# Density of regular language containing all squares

I am self studying automata theory and I found a problem set from an old class I took a few years ago, but I have no clue how to solve the following problem, any help would be appreciated.

Suppose we have a regular language $$L \subseteq \{0,1\}^*$$ and the language $$\mathbf{S} = \{uu: u\in \{0,1\}^*\}$$ is a subset of $$L$$. Clearly for even $$n$$ there are at least $$2^{n/2}$$ words of length $$n$$ in $$L$$. How would I show that there are at least $$a2^n$$ length $$n$$ binary words in $$L$$, for infinitely many $$n$$? Where $$a$$ is some constant that can depend on $$L$$.

Clearly $$\mathbf{S}$$ is non-regular, so there must be more length $$n$$ words accepted, but I am not sure how to get $$\Theta(2^n)$$ length $$n$$ words. Somehow one has to use the regularity of $$L$$, so maybe take its finite automaton, and relate the number of words to states/transitions? I don't see a way to proceed.

• Please do not delete a question once it has been answered. That's rude towards the answerer and to other people who might be interested in the answer. – Gilles 'SO- stop being evil' Feb 1 '19 at 12:07
• Also, it is part of protocol and etiquette to upvote helpful answers and accept the best answer that has answered your question by clicking on the check mark beside the answer. Thanks without upvote or acceptance (which might look like sarcasm) is almost the antithesis of appreciation. – John L. Feb 1 '19 at 15:29

Suppose that the Myhill–Nerode relation of $$L$$ has the equivalence classes $$C_1,\ldots,C_m$$. Let $$N_i(n) = |C_i \cap \{0,1\}^n|$$. If $$x,y \in C_i \cap \{0,1\}^n$$ then $$x^2,y^2 \in \mathbf{S} \subseteq L$$, and so $$xy,yx \in L$$ since $$C_i$$ is an equivalence class. Therefore $$|L \cap \{0,1\}^{2n}| \geq \sum_{i=1}^m N_i(n)^2.$$ Since the function $$x^2$$ is convex, the right-hand side is minimized (under the constraint $$\sum_i N_i(n) = 2^n$$) when all $$N_i(n)$$ are equal. Therefore $$|L \cap \{0,1\}^{2n}| \geq m (2^n/m)^2 = \frac{2^{2n}}{m}.$$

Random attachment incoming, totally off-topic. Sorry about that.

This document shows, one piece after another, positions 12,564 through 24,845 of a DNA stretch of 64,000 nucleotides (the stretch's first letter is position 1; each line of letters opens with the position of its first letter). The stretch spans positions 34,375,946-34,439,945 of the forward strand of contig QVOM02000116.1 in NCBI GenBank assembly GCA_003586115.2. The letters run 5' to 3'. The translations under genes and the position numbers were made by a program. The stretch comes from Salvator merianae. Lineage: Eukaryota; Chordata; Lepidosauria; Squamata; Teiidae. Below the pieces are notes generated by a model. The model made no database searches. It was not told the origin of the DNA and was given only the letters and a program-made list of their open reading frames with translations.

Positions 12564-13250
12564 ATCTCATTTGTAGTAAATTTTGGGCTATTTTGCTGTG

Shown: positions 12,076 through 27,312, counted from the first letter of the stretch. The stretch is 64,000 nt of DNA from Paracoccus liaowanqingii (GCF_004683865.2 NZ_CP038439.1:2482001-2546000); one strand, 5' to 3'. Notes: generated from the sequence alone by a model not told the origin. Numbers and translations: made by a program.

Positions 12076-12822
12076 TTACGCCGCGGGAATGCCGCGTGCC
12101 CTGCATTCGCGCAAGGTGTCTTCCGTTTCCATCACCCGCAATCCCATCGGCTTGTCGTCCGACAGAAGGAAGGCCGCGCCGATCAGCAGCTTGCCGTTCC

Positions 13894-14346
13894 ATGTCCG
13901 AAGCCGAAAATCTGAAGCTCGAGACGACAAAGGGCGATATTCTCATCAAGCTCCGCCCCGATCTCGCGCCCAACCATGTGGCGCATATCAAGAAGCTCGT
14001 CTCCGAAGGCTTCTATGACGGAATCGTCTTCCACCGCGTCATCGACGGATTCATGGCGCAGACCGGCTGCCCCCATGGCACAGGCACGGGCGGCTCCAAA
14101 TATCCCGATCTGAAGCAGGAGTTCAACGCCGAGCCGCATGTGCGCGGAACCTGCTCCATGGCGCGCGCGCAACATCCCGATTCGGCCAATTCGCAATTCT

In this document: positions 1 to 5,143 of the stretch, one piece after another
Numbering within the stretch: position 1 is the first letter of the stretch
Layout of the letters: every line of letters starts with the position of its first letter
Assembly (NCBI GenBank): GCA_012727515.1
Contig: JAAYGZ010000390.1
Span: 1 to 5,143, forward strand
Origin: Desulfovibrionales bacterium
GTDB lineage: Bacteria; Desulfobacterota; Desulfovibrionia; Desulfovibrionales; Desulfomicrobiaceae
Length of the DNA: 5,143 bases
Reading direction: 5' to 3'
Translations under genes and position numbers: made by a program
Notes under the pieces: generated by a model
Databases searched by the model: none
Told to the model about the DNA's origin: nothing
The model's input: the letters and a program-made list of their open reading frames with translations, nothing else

The same argument works if we replace $$\mathbf{S}$$ with similar languages. Suppose for example that $$L$$ contains the language of all palindromes $$\mathbf{P}$$. If $$x,y \in C_i \cap \{0,1\}^n$$ then $$yy^R \in \mathbf{P} \subseteq L$$, and so $$xy^R \in L$$. Just as before, this shows that $$|L \cap \{0,1\}^{2n}| \geq 2^{2n}/m$$.

Furthermore, for each letter $$\sigma \in \{0,1\}$$, we have $$y\sigma y^R \in L$$, and so $$x\sigma y^R \in L$$. Therefore $$|L \cap \{0,1\}^{2n+1}| \geq \sum_{i=1}^m 2N_i(n)^2 \geq 2m(2^n/m)^2 = \frac{2^{2n+1}}{m}.$$ In total, we get, for all $$n$$, $$|L \cap \{0,1\}^n| \geq \frac{2^n}{m}.$$

Consider now the language $$L_k$$ of all words in which the first $$k$$ letters are the same as the last $$k$$ letters, reversed. This language has $$m = \Theta(4^k)$$ equivalence classes, contains all large enough palindromes, and has density $$1/2^k = \Theta(1/\sqrt{m})$$. This suggests the following vague question:

What is the minimal density of a regular language having $$m$$ equivalence classes and containing all palindromes or all squares?

• Thanks for the answer! Hmmm, at this point in the class, we didn't know about the Myhill-Nerode theorem. So the problem is probably solvable without using the theorem right? From the final solution, it looks like you could make an argument based on the number of states in the DFA and even length words. – johnny Feb 1 '19 at 6:42
• I’m not terribly interested in tying my hands behind my back. The argument can definitely rephrased in more elementary terms, but I see no reason to. – Yuval Filmus Feb 1 '19 at 6:42
• I completely understand.Thanks anyway! – johnny Feb 1 '19 at 6:43
• In fact, it's a simple exercise to formulate this in terms of states in a DFA. If you're interested, you should try it out yourself. – Yuval Filmus Feb 1 '19 at 14:47
• The same argument works, since it shows that $xy^R \in L$ for all $x,y \in L$ of the same length. Moreover, you should be able to get that the language is dense for all input lengths. – Yuval Filmus Feb 1 '19 at 15:35